Women consistently respond to the phrase 'for the children' regardless of the context. From balancing the budget to welfare reform, 'for the children' scores highest of all arguments offered. Therefore, rather than creating a 'Compassion Agenda,' Republicans need to create a communication framework that involves children ... .
Luntz also advised, "'Conservative' is a more popular label than 'Republican'." Put these pieces of advice together and you get "compassionate conservatism." This is not to claim that Frank Luntz advised George W. Bush directly, but the president's speechwriters seem to have absorbed the lesson. From the beginning of his campaign for the presidency, Bush's speeches have employed the linguistic manipulations that Luntz recommended.
During Bush's presidential campaign, children darted in and out and played around in speech after speech. For example, toward the end of a campaign speech to the New Hampshire Chamber of Commerce, Bush proclaimed, "In all the confusion and controversy of our time, there is still one answer for our children." In a speech he delivered in Indianapolis on the economy, children appear 12 times; in the New Hampshire talk, a dizzying 35 times. This last is less surprising because the speech was, after all, about education. But that in itself does not account for the thrumming repetition, not only of the word children and its variants but also of the words heart and dream (three each), love (eight times, including lovely and loveless), and the runner-up, after children, hope (which, along with hopeful and hopeless, appeared a whopping total of 10 times).
Stun Them With Fear, Lure Them With Hope
The welter of words that stir emotions -- and in particular the word hope repeated as an incantation -- can also be heard as echoes of Luntz's advice. "Politics remains an emotional arena," he writes, "and television has made fear a very salable commodity. But fear alone is not enough. The commodity Americans most desire -- and the one in shortest supply -- is hope."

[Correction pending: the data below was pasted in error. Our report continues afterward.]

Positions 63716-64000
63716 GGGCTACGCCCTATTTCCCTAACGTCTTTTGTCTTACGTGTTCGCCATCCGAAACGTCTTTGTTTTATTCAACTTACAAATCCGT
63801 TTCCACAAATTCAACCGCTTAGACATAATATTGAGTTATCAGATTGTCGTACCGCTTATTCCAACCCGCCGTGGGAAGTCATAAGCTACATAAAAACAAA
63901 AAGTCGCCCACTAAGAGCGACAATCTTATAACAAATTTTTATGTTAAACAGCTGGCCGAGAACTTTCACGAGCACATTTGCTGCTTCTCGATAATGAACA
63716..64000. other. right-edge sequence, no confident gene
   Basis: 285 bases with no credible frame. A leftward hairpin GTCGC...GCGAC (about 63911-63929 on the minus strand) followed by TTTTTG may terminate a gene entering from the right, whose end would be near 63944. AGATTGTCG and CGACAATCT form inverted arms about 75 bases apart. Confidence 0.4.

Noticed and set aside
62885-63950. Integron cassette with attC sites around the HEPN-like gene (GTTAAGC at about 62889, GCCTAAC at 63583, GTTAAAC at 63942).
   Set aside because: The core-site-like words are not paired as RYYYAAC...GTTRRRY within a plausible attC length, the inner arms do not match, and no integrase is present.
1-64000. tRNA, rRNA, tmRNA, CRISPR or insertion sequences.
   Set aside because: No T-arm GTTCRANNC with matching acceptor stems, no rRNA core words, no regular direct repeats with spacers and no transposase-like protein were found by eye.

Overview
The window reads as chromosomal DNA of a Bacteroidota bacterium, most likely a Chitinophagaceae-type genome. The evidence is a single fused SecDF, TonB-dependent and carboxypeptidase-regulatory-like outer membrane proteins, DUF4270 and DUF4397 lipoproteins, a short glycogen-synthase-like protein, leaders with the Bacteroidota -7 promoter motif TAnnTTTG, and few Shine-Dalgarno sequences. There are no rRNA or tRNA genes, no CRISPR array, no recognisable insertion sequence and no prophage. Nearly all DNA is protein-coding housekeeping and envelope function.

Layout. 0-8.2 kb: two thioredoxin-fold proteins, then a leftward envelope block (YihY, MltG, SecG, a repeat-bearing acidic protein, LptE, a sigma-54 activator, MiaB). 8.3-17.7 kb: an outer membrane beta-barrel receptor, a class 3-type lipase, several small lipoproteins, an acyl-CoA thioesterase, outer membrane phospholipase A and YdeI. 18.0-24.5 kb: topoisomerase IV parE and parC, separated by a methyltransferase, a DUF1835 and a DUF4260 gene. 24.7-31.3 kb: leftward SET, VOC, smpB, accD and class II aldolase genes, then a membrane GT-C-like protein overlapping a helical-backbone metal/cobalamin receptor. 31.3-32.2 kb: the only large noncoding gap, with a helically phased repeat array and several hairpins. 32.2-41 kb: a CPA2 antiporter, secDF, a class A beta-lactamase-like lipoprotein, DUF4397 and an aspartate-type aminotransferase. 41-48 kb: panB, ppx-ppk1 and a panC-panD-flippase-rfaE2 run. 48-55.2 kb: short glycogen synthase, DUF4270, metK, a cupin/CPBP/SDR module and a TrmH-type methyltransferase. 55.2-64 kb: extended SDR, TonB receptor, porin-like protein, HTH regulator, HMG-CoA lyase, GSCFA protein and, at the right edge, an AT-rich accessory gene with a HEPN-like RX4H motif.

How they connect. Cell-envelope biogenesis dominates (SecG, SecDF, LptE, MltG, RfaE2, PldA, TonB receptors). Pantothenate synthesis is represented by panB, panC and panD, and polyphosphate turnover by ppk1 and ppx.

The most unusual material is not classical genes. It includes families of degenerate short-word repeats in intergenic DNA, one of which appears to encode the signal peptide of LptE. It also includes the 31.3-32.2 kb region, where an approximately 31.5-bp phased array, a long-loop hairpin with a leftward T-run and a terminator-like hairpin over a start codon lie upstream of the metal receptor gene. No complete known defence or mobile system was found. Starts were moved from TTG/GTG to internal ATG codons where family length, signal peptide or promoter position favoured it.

« on: January 27, 2006, 04:08:02 AM »
On another thread this kept coming up, and it's worth a thread of its own. Two questions:
1. How do you define respect?
2. Must it be earned or should it be automatically given (it can always be taken away)?
Question 1 is tough. I think it should be given automatically, but I am open to changing that view. Maybe I am confusing it with "courtesy." If you think that is the case, how do you differentiate courtesy and respect?
A third question:
3. Who is worthy of respect? Scalia and Ginsburg our really good friends - they obviously respect each other's viewpoints. But few Americans do the same with those we disagree with.
Scalia/Ginsburg is interesting: Does he respect her intelligence, her principled stance, her decency, her ability to hold her own in an argument? Is it possible to respect Lindsey Graham's character, but not his stance on habeus rights for detainees?
I have an answer, and I asserted one earlier, but I may need to take it back. Was I just defending courtesy, incorrectly using respect like people often incorrectly use the world "ironic?"
How we each define that word illustrates how hard it is for us to all talk with each other when we use words that mean different things to us. It happens a lot. Conservative and Liberal - they've totally lost any substantive meaning. Catholics are liberal on death penalty, conservative on abortion. Blacks vote the most liberal, but are very conservative with traditional religious values. Bill Weld, Republican, is a fiscal conservative, but social libertarian and started the first program in the country for gay high school kids. Guiliani is another example.
How do we talk to each other when we define words differently? It's like the case of that case with the ship the "Peerless" - on guy thought it was the ship arriving in October, the other another ship with the same name arriving in April. Same word, but not the same thing.
That's happening to our political language. Which makes it hard for us to discuss solutions to problems. The next post is an example of how confused we get when our leaders talk. Dems do it too, but not to the mastery of the Repubs.
Either way, what these guys are doing, all of them, is bad for the country...we aren't speaking the same language anymore. How can we talk about respect, or give it to each other, when we define it differently?
Deborah Tannen is one of our premier linguists (and liberal). Still, she illustrates this point in the article in the two posts below (I had to split them)
« on: January 25, 2006, 05:09:56 PM »